How to Choose a Scratching Post or Pad for Your Cat
Pet supplies are a huge commercial area and you will have many options to choose from when buying a new post or pad for your cat. To make your selection, start by observing your cat’s scratching behaviors and their preferences. Decide if you want a flat, wall-mounted, horizontal, vertical, or combination scratcher or post. Consider what type of material would work the best. Then, buy a few different scratchers to give your cat a bit of variety.
Selecting a Style
Watch how your cat scratches.Take a few days and observe how your cat scratches the furniture or other objects in your home. Make a note as to whether or not they stay horizontal or prefer to stretch out vertical. Do they favor a particular material, such as your carpet? Do they feel the need to scratch up high, like on the back of your couch?
- If your cat tends to scratch high, then a vertical scratcher will work the best. Look for a hanging or wall-secured model.
- If your cat tends to scratch the carpet or the back of your couch, then a horizontal scratcher that stays flat on the floor will work best.
Pick a post that suits your space.You will want to make sure that the scratcher that you select can comfortably fit into your home. You’ll need free wall space if you are planning on installing a wall-based vertical scratcher. A cat condo can potentially take up a fair amount of floor space. Have a good idea about where you will place the scratchers before you buy them.
Consider a horizontal model.A scratching pad of this type will lay flat on the ground, perhaps with a low ridge. It could be rectangular, round, or another shape entirely. You might be able to attach toys or another small scratcher vertically to one end. These scratchers are often a cheap option.
- Be aware that if your cat scratches very aggressively, they may succeed in flipping this type of scratcher over.
- A horizontal scratcher provides a good back and shoulder exercise for your cat. This movement also mimics the actions of cats marking their territories in the wild.
Consider a flat vertical model.A vertical scratcher can hang from a doorknob, be a stand-alone post, or be secured to a wall. All of these options allow a cat to stretch out and extend their arms fully out and up. Pulling downward can then release any old claws. Be aware that these scratchers need to be a bit sturdier, so they can be more expensive than their horizontal counterparts.
Consider a cat tree.A cat condo is a great way to provide a scratching option and hiding place for your cat, all in one piece of furniture. If you place the cat condo near a window, your cat will enjoy the benefits of extra sunlight and an almost tree-like experience. Some cats even choose to sleep on their condos.
- You might notice that your cat rubs their face all over their condo. This is their way of marking territory via scent glands in their paws and facial area.
Get a piece of faux furniture.These are pieces of traditional human furniture that are miniaturized and then covered in a scratchable material, such as rope or carpet. Cats can enjoy the option of tearing up furniture without actually ruining any of your real pieces. Cat faux furniture also provides a diverse workout for a cat’s varying muscles.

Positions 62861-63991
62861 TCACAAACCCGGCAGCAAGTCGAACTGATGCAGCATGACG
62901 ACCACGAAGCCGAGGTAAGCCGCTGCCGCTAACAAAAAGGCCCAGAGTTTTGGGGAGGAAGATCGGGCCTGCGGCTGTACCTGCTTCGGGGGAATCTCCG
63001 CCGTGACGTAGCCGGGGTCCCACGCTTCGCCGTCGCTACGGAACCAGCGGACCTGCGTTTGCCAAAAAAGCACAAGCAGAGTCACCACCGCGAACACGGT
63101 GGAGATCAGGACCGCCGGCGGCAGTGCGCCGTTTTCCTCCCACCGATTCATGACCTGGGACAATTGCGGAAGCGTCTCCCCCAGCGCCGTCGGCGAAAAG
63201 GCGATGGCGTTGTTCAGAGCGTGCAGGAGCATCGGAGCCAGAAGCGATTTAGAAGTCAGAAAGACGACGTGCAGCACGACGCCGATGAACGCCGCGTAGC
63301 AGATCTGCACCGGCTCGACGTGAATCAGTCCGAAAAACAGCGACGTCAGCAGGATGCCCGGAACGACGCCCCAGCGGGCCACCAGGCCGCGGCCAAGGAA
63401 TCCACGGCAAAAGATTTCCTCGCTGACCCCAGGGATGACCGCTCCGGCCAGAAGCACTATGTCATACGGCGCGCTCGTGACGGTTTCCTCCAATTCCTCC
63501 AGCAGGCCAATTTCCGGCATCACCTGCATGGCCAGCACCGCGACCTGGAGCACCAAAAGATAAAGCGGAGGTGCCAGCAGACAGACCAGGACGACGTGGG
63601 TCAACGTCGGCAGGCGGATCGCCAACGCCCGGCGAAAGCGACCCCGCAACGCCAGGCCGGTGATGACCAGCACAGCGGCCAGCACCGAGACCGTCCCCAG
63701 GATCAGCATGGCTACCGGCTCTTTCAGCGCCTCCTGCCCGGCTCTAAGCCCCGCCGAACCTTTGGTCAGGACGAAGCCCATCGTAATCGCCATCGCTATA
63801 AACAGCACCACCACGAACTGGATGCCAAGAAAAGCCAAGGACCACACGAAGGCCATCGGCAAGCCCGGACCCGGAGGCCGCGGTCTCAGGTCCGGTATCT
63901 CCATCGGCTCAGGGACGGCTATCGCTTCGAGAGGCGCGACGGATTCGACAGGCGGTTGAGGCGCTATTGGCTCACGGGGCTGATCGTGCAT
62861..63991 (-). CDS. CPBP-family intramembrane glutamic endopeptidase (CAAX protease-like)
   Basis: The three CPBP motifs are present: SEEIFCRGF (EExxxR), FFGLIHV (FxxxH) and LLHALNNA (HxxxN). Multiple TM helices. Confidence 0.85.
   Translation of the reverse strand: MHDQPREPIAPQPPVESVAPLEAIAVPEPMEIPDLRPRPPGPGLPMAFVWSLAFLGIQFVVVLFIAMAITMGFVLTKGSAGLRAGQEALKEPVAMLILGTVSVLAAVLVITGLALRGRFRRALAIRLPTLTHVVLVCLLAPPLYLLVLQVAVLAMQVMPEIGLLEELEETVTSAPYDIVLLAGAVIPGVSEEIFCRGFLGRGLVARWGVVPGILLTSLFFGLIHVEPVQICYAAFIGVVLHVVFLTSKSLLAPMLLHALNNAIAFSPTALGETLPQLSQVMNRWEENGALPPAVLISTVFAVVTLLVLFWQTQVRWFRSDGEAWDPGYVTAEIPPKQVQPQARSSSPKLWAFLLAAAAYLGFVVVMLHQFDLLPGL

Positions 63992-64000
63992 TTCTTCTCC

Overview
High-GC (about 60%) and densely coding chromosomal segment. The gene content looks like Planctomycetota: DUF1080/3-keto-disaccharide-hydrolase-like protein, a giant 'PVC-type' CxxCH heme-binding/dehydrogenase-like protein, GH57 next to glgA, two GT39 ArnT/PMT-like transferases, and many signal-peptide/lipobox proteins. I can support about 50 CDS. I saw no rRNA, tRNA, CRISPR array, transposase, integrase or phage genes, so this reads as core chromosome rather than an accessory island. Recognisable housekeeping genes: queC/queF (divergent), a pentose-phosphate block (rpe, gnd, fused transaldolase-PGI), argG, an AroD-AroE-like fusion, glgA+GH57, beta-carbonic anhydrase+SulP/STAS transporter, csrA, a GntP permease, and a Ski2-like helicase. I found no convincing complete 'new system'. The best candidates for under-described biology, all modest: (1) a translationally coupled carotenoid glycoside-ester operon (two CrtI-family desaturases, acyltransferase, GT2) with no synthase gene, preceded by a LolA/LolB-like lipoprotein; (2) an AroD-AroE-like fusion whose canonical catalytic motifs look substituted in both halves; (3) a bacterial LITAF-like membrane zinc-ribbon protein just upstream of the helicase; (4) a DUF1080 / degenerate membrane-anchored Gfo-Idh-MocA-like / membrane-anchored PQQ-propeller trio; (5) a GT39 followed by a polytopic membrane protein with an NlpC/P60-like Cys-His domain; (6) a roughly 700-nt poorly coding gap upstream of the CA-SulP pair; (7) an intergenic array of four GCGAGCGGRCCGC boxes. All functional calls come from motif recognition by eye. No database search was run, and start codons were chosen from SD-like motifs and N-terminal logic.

- These are often custom pieces, so they will likely be more expensive than a traditional scratcher. You can buy these pieces via specialty pet stores or online via sites like Etsy.
Buy an appropriate height.Cats prefer a scratcher that allows them to fully extend their arms, paws, and claws. As you watch your cat scratch, try to get an idea as to the size of the scratcher that you’ll need. When in doubt, it is always better to buy a taller, bigger one.
Make your own scratching post or pad.If you just can’t find a scratcher that you prefer, or if you are particularly handy, you might try to make a post or pad for your cat. You can cut out a custom scratcher from a block of corrugated cardboard. You could also cover a hard surface, such as a book, with a rough fabric and batting.
- If you choose to attach carpeting to the post or pad, make sure to choose one that is designed for heavy usage. This will ensure that it lasts awhile before it needs to be replaced.
Stick to your budget.Cat scratchers can vary from quite cheap for cardboard models to rather pricey for custom pieces of furniture. Determine your budget in advance and make sure to comparison shop. Don’t spend too much on a scratcher as it is only temporary and will need replacing in the future.
Evaluating the Construction Quality
Weigh your texture options.When you visit the pet store or look online, you will see a variety of covering options for your scratcher. You will need to choose from rope, fabric, cardboard, natural wood, or a combination. Outdoor cats often prefer more natural surfaces, while cardboard is easier for older cats to scratch.
- Rough sisal rope is probably the most popular option. The sisal captures and removes dead claws as your cat scratches. In contrast, cardboard is less helpful in removing dead claws, but is a gentle way for cats to relieve aggression and mark.
- Think about the type of clean-up that you are willing to do as well. Cardboard scratchers have a tendency to result in tiny pieces of cardboard spread throughout the floor. Sisal rope is less messy overall.